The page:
Saturday, January 16, 2021

Humanitarian ceasefire extended, clashes continue in West Bank

By Haley Paladino - July 26, 2014
Section: [Main News]
Tags: [al-Aqsa] [Gaza] [Qalandiya checkpoint]

A burning tyre close to Qalandia checkpoint on the evening of the 48,000 march. |  Haley Paladino



A 12-hour humanitarian ceasefire went into effect in the Gaza Strip at 8 a.m. this morning and was extended by four hours at 7:25 GMT this evening. The break in violence is intended to allow Gazans throughout the Strip to stock up on food, supplies and to recover dead bodies from heaps of rubble in the destroyed areas of the Strip. 


The death toll since Israel’s Operation Protective Edge began 19 days ago has climbed above 1,000 as families have been able to retrieve the remains of their loved ones from the wreckage, a large proportion of which is in the devastated areas of Beit Hanoun, Shujaiyya and Khan Younis. Access to these areas has been impossible during the intense warfare. 


United States Secretary of State John Kerry flew to Paris today to continue ceasefire negotiations. The Israeli security cabinet rejected a proposal from Kerry yesterday. A new proposal is expected to better accommodate Israel's demands to continue its campaign of destroying Hamas-operated underground tunnels to Israel and Egypt. The tunnels are a crucial source of funding and supplies for Hamas, as well as integral part of the Gaza economy, which has suffered from the severe Egyptian-Israeli blockade. 


Hamas has indicated their primary concern in a long-term ceasefire negotiations is a reopening of the Rafa crossing between Egypt and the Gaza Strip. 


Kerry will be joined in the negotiations by representatives from Turkey, Qatar, Britain, Germany, Italy and the European Union.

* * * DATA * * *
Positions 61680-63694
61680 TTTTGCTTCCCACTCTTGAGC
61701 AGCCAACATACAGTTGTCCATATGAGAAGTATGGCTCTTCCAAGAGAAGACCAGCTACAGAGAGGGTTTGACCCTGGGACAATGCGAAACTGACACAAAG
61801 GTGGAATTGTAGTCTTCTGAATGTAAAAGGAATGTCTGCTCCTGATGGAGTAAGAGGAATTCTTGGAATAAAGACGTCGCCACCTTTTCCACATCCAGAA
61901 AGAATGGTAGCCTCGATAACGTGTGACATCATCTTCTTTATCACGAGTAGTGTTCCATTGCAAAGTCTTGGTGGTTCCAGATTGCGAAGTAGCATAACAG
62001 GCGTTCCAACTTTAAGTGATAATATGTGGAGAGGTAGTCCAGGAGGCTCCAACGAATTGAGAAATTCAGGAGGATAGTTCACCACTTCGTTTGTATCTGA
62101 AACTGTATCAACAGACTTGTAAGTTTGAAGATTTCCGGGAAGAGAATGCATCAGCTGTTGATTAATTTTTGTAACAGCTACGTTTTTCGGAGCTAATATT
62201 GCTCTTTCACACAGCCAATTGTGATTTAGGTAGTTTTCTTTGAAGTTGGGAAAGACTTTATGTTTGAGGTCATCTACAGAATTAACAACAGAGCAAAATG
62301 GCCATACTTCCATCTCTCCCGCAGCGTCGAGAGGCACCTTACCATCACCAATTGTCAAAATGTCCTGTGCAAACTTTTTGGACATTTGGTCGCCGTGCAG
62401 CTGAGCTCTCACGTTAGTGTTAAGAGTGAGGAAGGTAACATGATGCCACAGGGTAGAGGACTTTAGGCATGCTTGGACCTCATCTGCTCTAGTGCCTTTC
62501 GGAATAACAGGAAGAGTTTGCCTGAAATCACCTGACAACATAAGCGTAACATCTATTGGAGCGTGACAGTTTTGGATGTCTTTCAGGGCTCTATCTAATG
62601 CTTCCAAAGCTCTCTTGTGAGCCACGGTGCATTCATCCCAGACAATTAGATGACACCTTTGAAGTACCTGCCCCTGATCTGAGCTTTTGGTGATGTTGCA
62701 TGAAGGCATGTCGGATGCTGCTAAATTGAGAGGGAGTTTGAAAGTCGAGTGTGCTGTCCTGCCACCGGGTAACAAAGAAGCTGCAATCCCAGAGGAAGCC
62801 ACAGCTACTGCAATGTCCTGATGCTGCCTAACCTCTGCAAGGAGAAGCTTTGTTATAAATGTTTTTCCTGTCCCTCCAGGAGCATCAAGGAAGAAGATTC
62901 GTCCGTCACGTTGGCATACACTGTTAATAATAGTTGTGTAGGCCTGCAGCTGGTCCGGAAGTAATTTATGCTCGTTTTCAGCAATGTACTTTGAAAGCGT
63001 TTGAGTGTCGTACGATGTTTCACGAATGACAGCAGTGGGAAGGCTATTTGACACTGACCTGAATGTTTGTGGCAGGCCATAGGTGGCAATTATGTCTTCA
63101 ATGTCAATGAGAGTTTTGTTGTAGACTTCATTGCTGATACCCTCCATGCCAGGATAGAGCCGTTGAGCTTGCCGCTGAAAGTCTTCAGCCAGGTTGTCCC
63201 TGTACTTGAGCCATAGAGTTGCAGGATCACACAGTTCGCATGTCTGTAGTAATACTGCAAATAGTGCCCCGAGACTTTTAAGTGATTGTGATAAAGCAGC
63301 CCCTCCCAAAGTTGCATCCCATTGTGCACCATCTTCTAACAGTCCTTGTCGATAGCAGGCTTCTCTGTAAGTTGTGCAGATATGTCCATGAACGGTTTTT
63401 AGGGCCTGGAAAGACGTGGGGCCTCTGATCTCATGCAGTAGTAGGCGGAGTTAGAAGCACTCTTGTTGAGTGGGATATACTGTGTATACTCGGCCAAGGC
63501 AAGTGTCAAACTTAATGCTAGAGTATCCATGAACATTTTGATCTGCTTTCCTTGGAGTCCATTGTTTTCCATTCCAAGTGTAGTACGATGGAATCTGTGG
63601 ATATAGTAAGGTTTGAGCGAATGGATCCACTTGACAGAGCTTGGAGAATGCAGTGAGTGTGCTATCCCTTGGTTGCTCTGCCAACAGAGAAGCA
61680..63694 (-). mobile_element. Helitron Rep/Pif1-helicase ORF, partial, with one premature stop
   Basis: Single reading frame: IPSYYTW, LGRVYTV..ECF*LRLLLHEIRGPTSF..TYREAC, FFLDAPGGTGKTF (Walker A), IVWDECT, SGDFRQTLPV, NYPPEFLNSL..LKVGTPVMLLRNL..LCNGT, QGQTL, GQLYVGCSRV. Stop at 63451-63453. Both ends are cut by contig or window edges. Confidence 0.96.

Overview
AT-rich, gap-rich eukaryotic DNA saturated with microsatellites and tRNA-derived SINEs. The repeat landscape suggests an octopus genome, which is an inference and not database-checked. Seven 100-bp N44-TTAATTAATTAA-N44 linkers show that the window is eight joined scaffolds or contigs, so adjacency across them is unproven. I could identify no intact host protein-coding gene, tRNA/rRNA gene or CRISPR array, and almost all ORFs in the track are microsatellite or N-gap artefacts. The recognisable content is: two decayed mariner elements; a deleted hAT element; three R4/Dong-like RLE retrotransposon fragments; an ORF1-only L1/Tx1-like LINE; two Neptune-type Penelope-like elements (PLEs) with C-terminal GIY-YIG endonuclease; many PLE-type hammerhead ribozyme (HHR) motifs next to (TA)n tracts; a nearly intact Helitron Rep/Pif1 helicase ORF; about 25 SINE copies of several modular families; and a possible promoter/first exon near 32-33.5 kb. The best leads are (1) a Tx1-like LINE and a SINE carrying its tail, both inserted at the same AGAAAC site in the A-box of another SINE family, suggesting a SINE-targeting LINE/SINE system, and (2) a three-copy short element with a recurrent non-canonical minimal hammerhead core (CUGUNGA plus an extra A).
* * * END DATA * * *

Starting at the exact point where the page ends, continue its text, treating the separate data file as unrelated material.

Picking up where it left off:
Solidarity from the river to the sea


Eight Palestinians have been killed in ongoing clashes in Hebron and Nablus following massive demonstrations in the West Bank Thursday night. One death in Nablus appears to have been caused by an Israeli settler.


Thursday’s protests were organized to show solidarity with the besieged Gaza Strip. The largest demonstration took place in Ramallah, where an estimated 10,000 Palestinians marched to the Qalandia checkpoint, the primary military barrier between Ramallah and Jerusalem, with the intention of reaching Al-Aqsa mosque. It was the largest demonstration in the West Bank since the second intifada. Palestinian youth battled Israeli soldiers with stones and molotov cocktails, who responded with live fire. 200 were injured and two killed in the clashes. Clashes took place virtually ever town in the West Bank that same night


In Jerusalem, a group of Palestinian youth fought their way past an Israeli blockade of the al-Aqsa compound. As per usual on Laylat al-Qadr, one of the holiest nights in the Islamic calendar, Israeli military forbade men under 50 years of age to enter the mosque Thursday night. Clashes took place in the compound and Palestinian youth set fire to an Israeli police building inside the compound. Clashes proliferated through the city and surrounding neighborhoods and the historic old city. Israeli soldiers used live fire, rubber bullets and skunk water to disperse the protesting crowds. It was the first incident of violence on this scale within the old city since the first intifada.


Some members of Fatah have called for continued protests over the past two days. Clashes have persisted in Jerusalem, Nablus, Hebron and Bethlehem. Tensions are running high as whispers of a third intifada circulate throughout the occupied territories, though opinions differ as to whether the situation is ripe enough for such an uprising to take hold.


"We think it's not yet because there is this inner control mechanism by the P.A. (Palestinian Authority)," said a Jerusalem-based activist present at Thursday’s clashes who preferred not to be named. "Fatah is here [in the East Jeruslaem community] and several leaders from the committee are trying to stop all of these protests in different ways."


Hebron-based activist Issa Amro of Youth Against Settlements thinks frustrations in the occupied West Bank are high enough to fuel another intifada. 


"It’s happening now, but it's about if it continues or not. It's about political decisions," said Amro. He suggested the only component differentiating current clashes throughout the West Bank and the beginning of a third intifada is an official declaration that the uprising has begun. 


Since the three Israeli settlers were kidnapped close to Hebron six weeks ago, the city and its surrounding villages have seen the most violent and consistent clashes, nearly nightly, between protesters and Israeli forces.


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